I fear for my children. Because you see it every day--innocent children getting killed. I would love to see my children to get a good education and go off to college and become doctors and pro football stars and whatever their goals are. I just want better.
Gale’s participation in Witnesses to Hunger was complimented by the eagerness of her husband, Alfonso, to contribute to the project. Gale and Alfonso are in their forties and have five children, including four year-old twins. They live in public housing and are block captains and very active in their community. They worry about the safety of their neighborhood and the lack of community, as well as the missed opportunities for young men and women.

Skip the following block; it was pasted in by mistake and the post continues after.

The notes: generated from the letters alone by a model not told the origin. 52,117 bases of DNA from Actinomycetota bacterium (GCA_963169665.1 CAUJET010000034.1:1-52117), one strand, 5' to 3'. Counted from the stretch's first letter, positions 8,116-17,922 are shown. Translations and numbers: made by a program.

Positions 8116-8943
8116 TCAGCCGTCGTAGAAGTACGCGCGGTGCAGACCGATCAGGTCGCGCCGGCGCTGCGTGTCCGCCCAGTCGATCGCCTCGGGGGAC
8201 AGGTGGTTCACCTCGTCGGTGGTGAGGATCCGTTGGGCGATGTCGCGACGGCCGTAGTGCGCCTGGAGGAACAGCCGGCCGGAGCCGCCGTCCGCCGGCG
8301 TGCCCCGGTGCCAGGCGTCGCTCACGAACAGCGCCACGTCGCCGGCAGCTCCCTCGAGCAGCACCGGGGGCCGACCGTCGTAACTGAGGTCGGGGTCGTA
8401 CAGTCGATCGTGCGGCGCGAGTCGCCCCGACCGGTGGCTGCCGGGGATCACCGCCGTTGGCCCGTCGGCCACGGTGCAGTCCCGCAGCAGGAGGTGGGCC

Gale had worked for 10 years for the school district of Philadelphia, before getting laid off a few years ago. She has been looking for more work ever since. Alfonso never finished high school and dealt drugs to make a living when he was younger, and he is acutely aware of the wasted potential of black men in urban areas, and the violence and drug addiction that result. Although now a respected and established member of the community, Alfonso still feels that society does not have a respectable place for a black man without an education. Gale and Alfonso receive food stamps and they are frustrated by their inability to eat healthy food, both because of the high cost and the lack of healthy options available in the neighborhood. The corner stores do not carry fresh produce, and the nearest grocery store is fifteen blocks away, difficult to travel to if you have bags of groceries and small children.